Wednesday 12 November 2014

Ullswater jaunt....

Autumn view of Ullswater....(Click to enlarge)
     Running-wise, it was a leaner week than of late, with just 19 miles in the bank, but made up for it with some wonderful days walking in the Lake district over the weekend. We'd been invited by friends to stay at their luxury flat on the eastern side of Ullswater, between Pooley Bridge and Howtown, and arrived there around lunchtime on Saturday. After a quick snack there was sufficient daylight left for a six mile toddle round the southern end of Hallin Fell, over the bank to the shore path by Ullswater and on to Howtown pier. Unfortunately, I'd yet another painful fall on a slippery path by Martindale Church resulting in aches and pains to various parts of my anatomy that required mega doses of Ibuprofen to keep me moving. A planned five mile run on Sunday morning had to be substituted with a gentle two mile walk around Sharrow Cottages, Swarthbeck and Auterstone to ease the old joints back into action before running a slightly shortened route in the afternoon to the base of Hallin Fell and back.

      I spent the evening re-reading 'Feet in the Clouds' - Richard Askwith's inspiring book which he describes as a tale of
On reflection, we'd a short run on Sunday afternoon...
fell-running and obsession. If ever there was a tonic to counteract gloom and despondency, and get me firing on all cylinders again, this was the one I was looking for. Characters described in the book are credited with a masochistic disregard for danger and pain that verges on lunacy. What I'd suffered in that poxy little fall over in Martindale was nobbut a scratch compared to some of the accidents suffered by fell-runners on a more or less weekly basis. Some carried on running with broken bones, covered in blood and torn apart, but still got to the Finish before collapsing in a heap after giving it their all. Nearest I ever got to such heroics was running the last two miles of the Kentmere Horseshoe with a badly torn calf muscle to put the 2004 M70 Fell Running Championship beyond the reach of all my contemporaries. Since then I've become a bit of a wimp.

At the 'bridge of sighs' over Groove Gill...
Monday was forecast to be a cold, dry day but cloudy with very little in the way of sunshine. And so it turned out to be. Ideal for plodding up Fusedale and onto Pikeawassa without incurring too much of a sweat. Thanks to 600mg Ibuprofen before going to bed, to subdue any lingering aches or pains, I'd slept reasonably well so was able to match strides with my wonderful partner as she hared off along the bridleway to Mellguards to join the concrete farm track into lower Fusedale. She's not renowned for hanging about, as many of her regular U3A walking friends will vouch for, but speed doesn't prevent her from spotting any flora, fauna or points of interest that happen to be around. She pointed to a red deer stag and a pair of hinds on the ridge above us which my old myopic eyes would never have otherwise focussed upon.

      The steep, grassy path up Fusedale was muddy in parts and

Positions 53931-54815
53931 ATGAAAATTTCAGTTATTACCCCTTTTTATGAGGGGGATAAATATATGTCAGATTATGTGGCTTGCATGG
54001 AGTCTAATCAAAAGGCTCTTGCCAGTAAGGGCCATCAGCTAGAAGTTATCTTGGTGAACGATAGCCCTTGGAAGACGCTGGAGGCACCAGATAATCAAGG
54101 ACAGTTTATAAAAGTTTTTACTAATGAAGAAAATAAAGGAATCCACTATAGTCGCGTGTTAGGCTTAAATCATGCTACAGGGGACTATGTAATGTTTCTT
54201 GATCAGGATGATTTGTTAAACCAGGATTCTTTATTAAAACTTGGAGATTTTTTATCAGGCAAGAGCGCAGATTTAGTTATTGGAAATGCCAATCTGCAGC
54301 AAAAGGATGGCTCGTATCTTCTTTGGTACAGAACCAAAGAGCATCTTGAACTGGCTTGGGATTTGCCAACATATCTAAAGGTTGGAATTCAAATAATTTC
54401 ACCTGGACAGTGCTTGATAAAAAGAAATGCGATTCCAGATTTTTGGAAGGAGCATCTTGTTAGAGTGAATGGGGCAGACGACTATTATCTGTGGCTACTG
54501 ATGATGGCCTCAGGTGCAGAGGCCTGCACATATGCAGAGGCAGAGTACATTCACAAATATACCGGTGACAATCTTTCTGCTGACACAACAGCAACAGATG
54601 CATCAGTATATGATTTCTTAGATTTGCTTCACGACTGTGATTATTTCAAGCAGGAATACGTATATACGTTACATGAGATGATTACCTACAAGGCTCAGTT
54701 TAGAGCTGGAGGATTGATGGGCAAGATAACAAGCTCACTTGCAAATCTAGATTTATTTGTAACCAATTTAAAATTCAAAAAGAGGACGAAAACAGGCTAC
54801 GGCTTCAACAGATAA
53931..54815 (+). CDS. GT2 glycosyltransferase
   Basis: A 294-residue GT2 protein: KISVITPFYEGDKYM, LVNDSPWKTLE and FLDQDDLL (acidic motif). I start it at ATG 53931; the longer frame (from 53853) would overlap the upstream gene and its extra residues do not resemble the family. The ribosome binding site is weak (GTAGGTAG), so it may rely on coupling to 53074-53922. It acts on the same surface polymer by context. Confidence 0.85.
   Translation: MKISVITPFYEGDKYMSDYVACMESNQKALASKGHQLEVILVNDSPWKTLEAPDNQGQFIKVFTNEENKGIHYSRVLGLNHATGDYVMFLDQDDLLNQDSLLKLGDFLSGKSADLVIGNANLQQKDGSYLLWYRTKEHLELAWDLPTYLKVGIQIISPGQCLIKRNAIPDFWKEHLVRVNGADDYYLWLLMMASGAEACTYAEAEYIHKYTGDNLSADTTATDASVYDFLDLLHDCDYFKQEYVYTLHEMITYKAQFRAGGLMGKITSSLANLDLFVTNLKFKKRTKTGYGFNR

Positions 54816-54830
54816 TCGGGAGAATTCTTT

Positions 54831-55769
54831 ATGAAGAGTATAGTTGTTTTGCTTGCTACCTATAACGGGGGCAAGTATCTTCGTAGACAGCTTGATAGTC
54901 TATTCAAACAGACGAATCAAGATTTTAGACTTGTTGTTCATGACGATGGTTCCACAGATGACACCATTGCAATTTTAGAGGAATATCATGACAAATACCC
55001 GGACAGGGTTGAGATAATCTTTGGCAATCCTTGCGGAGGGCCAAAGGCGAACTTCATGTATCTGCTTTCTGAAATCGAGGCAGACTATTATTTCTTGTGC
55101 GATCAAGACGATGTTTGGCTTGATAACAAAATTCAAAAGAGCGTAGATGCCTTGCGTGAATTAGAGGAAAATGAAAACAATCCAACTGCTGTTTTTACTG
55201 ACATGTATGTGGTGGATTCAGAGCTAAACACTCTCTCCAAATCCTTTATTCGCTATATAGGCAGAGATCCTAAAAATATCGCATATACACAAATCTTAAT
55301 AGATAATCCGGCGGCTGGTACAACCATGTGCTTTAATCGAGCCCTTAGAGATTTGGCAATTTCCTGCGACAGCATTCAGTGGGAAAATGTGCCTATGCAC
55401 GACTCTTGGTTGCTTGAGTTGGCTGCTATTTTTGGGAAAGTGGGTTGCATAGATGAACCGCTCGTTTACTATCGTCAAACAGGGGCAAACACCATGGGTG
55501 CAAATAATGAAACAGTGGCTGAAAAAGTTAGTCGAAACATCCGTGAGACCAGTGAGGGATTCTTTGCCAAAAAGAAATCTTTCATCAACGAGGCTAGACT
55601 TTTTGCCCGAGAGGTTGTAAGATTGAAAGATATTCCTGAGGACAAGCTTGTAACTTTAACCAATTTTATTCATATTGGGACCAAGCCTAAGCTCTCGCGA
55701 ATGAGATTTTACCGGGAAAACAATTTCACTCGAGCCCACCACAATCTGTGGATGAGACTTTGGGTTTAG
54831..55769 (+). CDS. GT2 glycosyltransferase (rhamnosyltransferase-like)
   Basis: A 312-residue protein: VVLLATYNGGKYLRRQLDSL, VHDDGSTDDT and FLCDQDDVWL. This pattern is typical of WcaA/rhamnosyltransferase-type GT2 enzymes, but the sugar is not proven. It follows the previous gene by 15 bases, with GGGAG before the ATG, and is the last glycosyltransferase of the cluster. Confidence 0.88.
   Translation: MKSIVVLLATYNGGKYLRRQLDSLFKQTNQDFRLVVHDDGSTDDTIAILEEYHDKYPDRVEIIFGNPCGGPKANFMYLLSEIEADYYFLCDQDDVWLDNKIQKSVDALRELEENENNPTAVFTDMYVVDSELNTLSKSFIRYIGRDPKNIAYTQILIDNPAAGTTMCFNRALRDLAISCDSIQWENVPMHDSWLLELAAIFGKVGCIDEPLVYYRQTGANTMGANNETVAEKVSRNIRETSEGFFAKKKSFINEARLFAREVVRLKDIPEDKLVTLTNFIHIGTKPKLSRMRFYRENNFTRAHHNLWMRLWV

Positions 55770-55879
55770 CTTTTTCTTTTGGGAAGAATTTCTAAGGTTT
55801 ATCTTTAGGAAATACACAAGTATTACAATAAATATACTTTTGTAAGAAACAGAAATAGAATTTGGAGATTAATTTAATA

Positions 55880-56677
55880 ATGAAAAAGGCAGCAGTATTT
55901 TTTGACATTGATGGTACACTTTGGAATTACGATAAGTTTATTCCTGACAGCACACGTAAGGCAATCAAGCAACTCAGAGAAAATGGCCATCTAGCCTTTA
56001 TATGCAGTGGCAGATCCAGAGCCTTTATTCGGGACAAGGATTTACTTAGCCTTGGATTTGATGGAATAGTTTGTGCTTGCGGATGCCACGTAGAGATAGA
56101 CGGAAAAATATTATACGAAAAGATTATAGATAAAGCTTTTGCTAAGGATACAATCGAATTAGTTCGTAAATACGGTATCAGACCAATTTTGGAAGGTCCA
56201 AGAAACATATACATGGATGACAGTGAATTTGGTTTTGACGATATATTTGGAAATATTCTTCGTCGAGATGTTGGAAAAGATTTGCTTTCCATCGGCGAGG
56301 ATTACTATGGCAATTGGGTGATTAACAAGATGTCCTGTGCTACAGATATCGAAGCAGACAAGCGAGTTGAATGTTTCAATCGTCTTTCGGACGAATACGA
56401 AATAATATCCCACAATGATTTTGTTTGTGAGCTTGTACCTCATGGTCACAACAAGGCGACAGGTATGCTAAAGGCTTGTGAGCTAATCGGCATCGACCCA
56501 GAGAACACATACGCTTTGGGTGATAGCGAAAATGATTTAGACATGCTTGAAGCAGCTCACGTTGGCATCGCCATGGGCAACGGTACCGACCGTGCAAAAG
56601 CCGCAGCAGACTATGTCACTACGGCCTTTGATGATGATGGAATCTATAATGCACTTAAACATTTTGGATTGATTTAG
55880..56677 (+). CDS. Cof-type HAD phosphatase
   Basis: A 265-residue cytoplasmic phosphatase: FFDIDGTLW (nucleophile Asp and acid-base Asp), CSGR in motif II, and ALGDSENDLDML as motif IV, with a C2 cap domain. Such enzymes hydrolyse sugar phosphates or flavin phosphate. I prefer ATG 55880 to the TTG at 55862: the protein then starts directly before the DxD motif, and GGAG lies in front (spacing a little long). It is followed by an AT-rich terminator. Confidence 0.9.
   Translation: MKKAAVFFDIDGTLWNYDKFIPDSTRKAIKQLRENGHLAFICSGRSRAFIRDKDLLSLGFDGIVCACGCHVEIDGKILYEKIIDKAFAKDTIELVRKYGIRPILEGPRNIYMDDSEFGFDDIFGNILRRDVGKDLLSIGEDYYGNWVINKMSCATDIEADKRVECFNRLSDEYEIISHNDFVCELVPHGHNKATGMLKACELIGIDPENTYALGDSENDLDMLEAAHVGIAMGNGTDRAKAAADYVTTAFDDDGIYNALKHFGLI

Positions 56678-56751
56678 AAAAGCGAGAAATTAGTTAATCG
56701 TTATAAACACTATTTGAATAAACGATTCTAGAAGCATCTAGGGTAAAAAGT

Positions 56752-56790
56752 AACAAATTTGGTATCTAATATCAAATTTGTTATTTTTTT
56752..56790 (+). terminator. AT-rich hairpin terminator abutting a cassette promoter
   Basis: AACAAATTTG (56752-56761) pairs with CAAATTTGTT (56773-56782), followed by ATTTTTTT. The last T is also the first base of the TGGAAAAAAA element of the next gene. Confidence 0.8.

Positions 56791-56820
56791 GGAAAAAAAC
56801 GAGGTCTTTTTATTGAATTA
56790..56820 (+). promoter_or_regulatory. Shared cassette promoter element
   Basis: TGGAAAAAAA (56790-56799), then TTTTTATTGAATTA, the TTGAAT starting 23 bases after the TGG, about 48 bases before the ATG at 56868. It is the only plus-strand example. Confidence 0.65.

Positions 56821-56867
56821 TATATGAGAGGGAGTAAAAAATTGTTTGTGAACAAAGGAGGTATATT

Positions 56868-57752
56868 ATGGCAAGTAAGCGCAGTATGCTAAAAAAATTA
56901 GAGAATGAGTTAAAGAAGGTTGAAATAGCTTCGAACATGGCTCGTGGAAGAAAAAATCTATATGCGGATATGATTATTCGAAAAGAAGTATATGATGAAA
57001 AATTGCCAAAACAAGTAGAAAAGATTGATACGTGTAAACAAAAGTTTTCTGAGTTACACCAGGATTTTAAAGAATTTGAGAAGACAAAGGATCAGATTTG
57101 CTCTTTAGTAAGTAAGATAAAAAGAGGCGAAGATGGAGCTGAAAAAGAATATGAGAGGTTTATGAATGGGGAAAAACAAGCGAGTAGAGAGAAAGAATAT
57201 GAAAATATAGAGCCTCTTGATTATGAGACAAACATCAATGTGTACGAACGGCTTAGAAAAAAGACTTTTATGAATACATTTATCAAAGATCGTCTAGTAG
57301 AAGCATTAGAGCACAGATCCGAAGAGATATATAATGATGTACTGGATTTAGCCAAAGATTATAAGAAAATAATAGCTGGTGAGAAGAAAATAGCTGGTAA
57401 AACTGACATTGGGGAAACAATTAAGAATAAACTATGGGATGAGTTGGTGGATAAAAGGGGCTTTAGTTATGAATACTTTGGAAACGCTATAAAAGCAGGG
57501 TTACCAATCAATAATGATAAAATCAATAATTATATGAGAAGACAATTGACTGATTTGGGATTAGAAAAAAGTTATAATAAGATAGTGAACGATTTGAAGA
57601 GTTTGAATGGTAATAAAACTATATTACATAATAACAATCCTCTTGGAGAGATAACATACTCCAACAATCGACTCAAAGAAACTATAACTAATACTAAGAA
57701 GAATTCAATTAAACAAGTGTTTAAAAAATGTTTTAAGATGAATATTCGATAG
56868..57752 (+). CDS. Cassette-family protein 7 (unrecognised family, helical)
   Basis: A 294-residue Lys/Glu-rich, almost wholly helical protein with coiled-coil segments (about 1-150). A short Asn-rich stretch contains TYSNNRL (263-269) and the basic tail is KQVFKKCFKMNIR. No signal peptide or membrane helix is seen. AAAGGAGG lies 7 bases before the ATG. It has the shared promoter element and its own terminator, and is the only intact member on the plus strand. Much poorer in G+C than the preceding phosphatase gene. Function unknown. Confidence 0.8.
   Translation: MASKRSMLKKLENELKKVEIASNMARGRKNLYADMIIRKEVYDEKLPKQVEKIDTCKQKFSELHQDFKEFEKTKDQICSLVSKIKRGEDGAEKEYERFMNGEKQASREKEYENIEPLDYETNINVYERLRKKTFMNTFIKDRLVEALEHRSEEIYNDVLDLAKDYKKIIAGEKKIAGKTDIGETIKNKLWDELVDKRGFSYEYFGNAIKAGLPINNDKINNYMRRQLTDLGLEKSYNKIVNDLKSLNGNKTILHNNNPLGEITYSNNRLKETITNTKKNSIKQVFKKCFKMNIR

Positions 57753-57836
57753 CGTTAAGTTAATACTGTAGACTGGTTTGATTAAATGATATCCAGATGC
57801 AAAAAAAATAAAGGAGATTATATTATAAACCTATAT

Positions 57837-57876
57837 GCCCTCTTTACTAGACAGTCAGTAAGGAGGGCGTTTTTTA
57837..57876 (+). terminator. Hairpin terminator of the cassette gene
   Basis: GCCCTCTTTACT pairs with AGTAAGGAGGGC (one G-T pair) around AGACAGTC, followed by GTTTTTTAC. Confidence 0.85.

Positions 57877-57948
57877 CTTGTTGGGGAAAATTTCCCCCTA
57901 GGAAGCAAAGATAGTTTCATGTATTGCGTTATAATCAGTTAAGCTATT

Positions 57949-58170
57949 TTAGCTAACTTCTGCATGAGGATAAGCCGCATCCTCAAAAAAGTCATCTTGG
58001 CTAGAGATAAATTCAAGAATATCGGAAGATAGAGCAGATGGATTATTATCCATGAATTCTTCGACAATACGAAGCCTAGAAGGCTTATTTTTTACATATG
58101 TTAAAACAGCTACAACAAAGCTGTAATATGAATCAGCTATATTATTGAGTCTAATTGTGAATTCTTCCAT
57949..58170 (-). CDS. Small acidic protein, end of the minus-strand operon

Rest stop by the ruined building under Gowk Hill....
running with water. We stopped briefly at a bridge over Groove Gill at 1,250ft which over the years has become particularly meaningful to us. One of our favourite little spots in the Lake district. And I needed the rest! From there on, by a tumble-down building and on towards Brownthwaite Crag the rushy ground was particularly squelchy with some ankle deep areas that were difficult to avoid. Things improved as we followed a brackeny path to an awkward stile before striding upward to the turretted summit of Pikeawassa. Two well behaved Jack Russells, running free, totally ignored a herdwick sheep grazing by the path. And the Herdwick totally ignored them too. Funny how they know!
Old Runningfox on Steel Knotts above Ullswater...
A cold wind hit us as we reached the 1,360ft summit, ensuring we kept moving along the exposed ridge of Steel Knotts for a quick descent to Steel End and an easy walk along the road back to base. Pikeawassa is a grand hill with some wonderful views, east to High Street where we've had many a joyous run, south to the deer forest on The Nab where the annual rut is noisily elemental, west to the mighty Helvellyn range with its notorious Striding Edge, north west to those wonderful ridges of Blencathra and, down below, the vast expanse of Ullswater where Outward Bound school participants and yachtsmen spend many a happy hour ploughing through the water amid the most amazing scenery. As we reached the pier at Howtown a steamer, the Western Belle, was just leaving. A brief safety announcement floated across the water, followed by the words 'The bar is now open'. God, I could have murdered for a pint of cool lager! Next time, I thought, sod walking and running up those perishing hills. I'm going for a sail!


  1. Reading your stories I oftern wonder if I will still be about to run/walk up my mountain in 30 years time...

    Maybe next time you pack a couple of beers and take then to the top of the mountain for a drink!!!

    1. Of course you'll still be about in 30 years Coach. Think positive and don't ever begin to believe you're getting old.
      We rarely take anything up a mountain. The sum total of sustenance on Monday's jaunt was a mini Mars Bar....each!

  2. What stunning photos (as usual). How lucky to have a friends with a 'luxury apartment'! You've almost made me want to go for a hike instead of a run...